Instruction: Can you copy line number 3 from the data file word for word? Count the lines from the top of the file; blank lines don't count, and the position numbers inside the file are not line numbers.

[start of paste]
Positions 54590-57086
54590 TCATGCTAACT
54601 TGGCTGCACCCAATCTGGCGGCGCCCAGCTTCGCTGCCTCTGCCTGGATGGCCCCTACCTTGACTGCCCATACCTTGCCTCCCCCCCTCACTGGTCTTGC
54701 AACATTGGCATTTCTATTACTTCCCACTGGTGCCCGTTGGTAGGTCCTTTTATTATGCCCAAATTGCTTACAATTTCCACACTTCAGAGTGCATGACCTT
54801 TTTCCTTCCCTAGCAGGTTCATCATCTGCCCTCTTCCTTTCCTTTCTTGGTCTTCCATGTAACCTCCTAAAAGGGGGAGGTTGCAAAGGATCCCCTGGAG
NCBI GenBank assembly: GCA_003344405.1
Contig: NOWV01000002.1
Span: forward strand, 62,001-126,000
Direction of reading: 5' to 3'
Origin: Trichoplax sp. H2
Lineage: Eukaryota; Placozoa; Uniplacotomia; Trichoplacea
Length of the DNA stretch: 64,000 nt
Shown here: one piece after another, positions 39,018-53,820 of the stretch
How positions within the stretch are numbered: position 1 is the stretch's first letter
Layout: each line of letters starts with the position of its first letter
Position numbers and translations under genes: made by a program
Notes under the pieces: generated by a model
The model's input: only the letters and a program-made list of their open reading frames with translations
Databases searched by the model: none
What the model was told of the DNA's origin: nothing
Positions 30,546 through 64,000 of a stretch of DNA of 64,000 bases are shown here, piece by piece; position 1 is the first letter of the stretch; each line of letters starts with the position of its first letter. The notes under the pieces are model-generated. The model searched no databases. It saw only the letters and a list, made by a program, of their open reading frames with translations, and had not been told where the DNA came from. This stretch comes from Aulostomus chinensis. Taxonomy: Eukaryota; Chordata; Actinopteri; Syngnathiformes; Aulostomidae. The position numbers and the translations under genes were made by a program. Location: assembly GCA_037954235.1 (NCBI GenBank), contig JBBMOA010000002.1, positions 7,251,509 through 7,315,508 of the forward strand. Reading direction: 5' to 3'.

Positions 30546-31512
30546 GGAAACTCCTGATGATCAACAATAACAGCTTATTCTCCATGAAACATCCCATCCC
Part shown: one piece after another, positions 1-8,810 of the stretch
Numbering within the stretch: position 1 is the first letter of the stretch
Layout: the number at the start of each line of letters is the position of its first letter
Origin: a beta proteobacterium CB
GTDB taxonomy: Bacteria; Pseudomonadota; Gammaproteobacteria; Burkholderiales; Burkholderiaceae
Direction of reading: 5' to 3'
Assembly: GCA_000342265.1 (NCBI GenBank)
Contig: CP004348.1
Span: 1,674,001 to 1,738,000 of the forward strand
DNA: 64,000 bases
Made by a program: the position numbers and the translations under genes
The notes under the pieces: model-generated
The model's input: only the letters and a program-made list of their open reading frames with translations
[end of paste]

54601 TGGCTGCACCCAATCTGGCGGCGCCCAGCTTCGCTGCCTCTGCCTGGATGGCCCCTACCTTGACTGCCCATACCTTGCCTCCCCCCCTCACTGGTCTTGC